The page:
A Cambodian family’s story

The stories of Cambodian Christians illustrate Lane’s statements well. Take Nee’s family, for instance. They grew up devout Buddhists. When Nee’s sister, Clara*, became a Christian after moving to the city for work, Nee was devastated.

“To be Khmer (dominant ethnic group in Cambodia) is to be Buddhist,” Nee told me. Her family discussed the possibility of disowning Clara for her decision.

Even beyond a family offense, Clara’s conversion was an affront to the whole village. It was a village custom for those who went to work in the city to come home and celebrate their success with the whole community. “But my sister didn’t throw a party,” Nee said. “She had abandoned our traditions and replaced them with talk of Jesus.” The village began to persecute Clara as a result.

The importance of family decision-making is real for Asians. And it’s a mindset many Asian immigrants bring with them to the U.S.

On the flip side, when a family member turns to Christ, it has a powerful impact on the whole family. After Nee’s sister came to Christ, her father eventually followed suit. Today, Nee and her entire family are believers.

What’s the takeaway for the American church?

As we’ve learned, defining Buddhism is challenging.  But that doesn’t mean we should settle for a simplistic explanation.

The American church needs to check their assumptions about Buddhism at the door. In doing so, Christians can empower themselves to better pray for, love and serve our Buddhist neighbors—whether in America or East Asia.

To break down these important takeaways more fully, here are three ways you can turn your new knowledge about Buddhism into action steps:

Pray with deeper understanding. A more comprehensive understanding of Buddhism can help us better pray into the challenges East Asian Buddhists face. Take the time to pray with urgency and specificity around issues like family and societal pressures.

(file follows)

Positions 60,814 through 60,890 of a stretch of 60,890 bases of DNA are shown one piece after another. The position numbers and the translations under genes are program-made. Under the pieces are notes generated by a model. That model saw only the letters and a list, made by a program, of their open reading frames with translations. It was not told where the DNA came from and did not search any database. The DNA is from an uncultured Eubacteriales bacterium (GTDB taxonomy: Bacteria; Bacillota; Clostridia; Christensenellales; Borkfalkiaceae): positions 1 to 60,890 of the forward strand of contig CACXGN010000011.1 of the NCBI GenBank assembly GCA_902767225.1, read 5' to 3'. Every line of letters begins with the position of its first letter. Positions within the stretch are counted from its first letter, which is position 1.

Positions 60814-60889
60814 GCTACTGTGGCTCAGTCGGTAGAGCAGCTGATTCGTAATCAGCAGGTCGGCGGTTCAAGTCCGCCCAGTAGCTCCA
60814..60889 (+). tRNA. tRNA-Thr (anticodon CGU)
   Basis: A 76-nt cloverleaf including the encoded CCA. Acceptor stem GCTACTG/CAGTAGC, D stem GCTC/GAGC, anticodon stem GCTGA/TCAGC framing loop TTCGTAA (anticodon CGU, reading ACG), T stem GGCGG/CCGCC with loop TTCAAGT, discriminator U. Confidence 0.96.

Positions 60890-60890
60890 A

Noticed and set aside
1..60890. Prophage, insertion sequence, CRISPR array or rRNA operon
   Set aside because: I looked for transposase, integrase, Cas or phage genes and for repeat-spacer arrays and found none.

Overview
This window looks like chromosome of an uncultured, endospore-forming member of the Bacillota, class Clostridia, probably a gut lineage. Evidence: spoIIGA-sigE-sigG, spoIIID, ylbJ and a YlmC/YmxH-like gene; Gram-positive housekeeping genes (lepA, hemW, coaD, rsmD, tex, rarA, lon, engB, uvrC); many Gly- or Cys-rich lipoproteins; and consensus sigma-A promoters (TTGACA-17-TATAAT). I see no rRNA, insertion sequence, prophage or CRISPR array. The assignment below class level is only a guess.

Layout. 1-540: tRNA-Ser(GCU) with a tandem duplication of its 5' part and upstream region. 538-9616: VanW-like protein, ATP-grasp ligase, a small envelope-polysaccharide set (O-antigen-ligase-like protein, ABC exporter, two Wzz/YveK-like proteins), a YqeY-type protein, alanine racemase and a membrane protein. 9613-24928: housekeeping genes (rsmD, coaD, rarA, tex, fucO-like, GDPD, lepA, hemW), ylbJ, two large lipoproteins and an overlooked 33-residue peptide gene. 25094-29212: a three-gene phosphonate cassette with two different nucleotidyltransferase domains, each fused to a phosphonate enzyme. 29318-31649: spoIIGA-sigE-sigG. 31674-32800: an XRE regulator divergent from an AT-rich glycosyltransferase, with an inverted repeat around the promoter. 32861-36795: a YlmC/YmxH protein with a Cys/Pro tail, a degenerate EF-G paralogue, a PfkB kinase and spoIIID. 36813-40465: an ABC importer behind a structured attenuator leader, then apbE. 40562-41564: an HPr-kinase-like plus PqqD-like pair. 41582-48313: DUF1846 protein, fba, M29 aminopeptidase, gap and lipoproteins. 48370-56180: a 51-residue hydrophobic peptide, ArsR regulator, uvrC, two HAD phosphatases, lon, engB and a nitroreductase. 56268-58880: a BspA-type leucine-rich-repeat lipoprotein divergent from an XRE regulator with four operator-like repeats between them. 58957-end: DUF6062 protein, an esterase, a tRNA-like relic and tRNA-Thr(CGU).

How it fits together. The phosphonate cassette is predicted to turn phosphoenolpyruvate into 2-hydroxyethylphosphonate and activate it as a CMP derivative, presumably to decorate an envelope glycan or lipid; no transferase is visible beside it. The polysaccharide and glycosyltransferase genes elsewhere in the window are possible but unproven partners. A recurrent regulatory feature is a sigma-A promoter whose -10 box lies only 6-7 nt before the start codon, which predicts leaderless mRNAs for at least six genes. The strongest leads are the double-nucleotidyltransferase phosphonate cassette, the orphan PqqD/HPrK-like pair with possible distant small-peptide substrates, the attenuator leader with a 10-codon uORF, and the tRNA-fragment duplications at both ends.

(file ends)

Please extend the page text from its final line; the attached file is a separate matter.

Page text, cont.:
Approach your East Asian neighbors with greater empathy. Understanding that your next-door neighbor, a Burmese immigrant, might relate to Buddhism differently than your white friend who swears by his meditation classes will help you be a better friend to both people. Of course, assumptions don’t serve anyone. Having a conversation and asking questions is the most helpful way to get to know someone. But an expanded awareness will help you better learn from and share Christ’s love with your neighbors.

Pray for workers in the Buddhist world. The allegiances of East Asian Buddhists are not easily transferred. Not to mention, Christian concepts sound completely foreign to those who grew up Buddhist with little knowledge of Jesus. We need to pray for the Spirit’s guidance as foreign missionaries communicate the gospel across cultural borders. Additionally, we need to pray for an increase in local Christian workers, as they have a unique ability to relate to their Buddhist neighbors because of the cultural similarities they share.

Though I set out to observe the differences between Buddhism in America and East Asia, I also noticed the similarities they share. Mainly, the rituals people conduct, whether giving gifts to the Buddha or centering the mind, must be done day after day to achieve inner peace.

The type of peace I want for all people is the peace Christ offers us. It’s a peace that can’t be earned through rituals. It’s given freely—for eternity—by a God who knows and loves us. Will you join me in praying for East Asians to find this peace?

Editor’s Note September 7, 2021: At the time of this article Megan worked on the US Communication Team. Today, she now lives and works in Cambodia.

Megan Sarian

Megan has been working in communications for almost 10 years. Currently serving as Content Manager for OMF (U.S.), she enjoys writing, editing and over-thinking everything word-related. When not in the office, Megan spends her spare time cycling, thrift shopping, exploring her city and drinking coffee with (or without) friends.